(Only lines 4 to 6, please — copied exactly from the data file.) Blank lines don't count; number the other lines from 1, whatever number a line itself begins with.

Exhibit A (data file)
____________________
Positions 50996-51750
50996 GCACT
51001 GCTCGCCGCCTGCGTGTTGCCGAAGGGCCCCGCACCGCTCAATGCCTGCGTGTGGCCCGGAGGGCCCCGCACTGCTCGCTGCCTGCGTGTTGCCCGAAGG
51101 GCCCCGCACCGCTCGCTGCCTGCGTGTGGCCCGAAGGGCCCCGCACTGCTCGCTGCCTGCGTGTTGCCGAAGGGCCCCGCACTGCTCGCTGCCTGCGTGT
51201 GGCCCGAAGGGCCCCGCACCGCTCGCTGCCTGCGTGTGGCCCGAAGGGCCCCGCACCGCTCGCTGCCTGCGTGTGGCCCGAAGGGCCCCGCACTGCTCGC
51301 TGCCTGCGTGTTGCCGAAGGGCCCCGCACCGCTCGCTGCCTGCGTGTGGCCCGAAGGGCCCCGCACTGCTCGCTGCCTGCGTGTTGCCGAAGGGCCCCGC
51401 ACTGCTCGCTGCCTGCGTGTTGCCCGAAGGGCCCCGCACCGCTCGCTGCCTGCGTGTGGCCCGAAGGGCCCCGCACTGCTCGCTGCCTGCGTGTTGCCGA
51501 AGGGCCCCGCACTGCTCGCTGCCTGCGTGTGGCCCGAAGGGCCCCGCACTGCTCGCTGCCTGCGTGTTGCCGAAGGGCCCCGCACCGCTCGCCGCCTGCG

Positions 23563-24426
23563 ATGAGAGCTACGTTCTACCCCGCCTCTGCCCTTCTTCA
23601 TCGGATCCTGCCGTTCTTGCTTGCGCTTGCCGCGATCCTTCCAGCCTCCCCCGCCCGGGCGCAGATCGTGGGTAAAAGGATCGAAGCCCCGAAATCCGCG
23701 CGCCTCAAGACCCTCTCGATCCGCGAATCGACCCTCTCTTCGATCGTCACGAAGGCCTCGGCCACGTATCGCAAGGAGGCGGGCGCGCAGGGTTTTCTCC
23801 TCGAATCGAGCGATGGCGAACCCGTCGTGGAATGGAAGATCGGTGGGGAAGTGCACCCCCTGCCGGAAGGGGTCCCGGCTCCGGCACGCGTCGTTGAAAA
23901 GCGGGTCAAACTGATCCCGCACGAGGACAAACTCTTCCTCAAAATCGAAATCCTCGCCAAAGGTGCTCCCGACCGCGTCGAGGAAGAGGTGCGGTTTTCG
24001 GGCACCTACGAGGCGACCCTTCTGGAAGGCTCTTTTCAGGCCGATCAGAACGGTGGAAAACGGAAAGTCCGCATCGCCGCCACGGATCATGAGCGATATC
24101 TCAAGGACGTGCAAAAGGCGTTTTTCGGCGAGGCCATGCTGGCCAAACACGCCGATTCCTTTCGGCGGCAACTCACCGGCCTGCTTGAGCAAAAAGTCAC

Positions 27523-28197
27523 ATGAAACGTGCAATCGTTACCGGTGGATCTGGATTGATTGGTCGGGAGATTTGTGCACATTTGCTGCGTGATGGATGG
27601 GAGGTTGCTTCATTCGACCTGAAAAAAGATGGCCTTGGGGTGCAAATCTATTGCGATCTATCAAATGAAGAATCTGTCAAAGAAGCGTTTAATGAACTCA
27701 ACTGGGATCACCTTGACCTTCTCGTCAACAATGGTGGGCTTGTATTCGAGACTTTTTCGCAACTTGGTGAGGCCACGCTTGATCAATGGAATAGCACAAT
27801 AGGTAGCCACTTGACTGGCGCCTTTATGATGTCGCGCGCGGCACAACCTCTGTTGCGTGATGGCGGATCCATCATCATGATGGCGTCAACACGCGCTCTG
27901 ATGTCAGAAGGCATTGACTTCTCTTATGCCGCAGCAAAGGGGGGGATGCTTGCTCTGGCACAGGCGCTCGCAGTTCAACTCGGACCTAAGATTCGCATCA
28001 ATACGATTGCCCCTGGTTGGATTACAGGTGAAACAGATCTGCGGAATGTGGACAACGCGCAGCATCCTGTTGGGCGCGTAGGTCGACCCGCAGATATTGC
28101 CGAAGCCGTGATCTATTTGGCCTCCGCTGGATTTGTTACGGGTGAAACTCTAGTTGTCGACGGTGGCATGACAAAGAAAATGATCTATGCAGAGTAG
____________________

51101 GCCCCGCACCGCTCGCTGCCTGCGTGTGGCCCGAAGGGCCCCGCACTGCTCGCTGCCTGCGTGTTGCCGAAGGGCCCCGCACTGCTCGCTGCCTGCGTGT
51201 GGCCCGAAGGGCCCCGCACCGCTCGCTGCCTGCGTGTGGCCCGAAGGGCCCCGCACCGCTCGCTGCCTGCGTGTGGCCCGAAGGGCCCCGCACTGCTCGC
51301 TGCCTGCGTGTTGCCGAAGGGCCCCGCACCGCTCGCTGCCTGCGTGTGGCCCGAAGGGCCCCGCACTGCTCGCTGCCTGCGTGTTGCCGAAGGGCCCCGC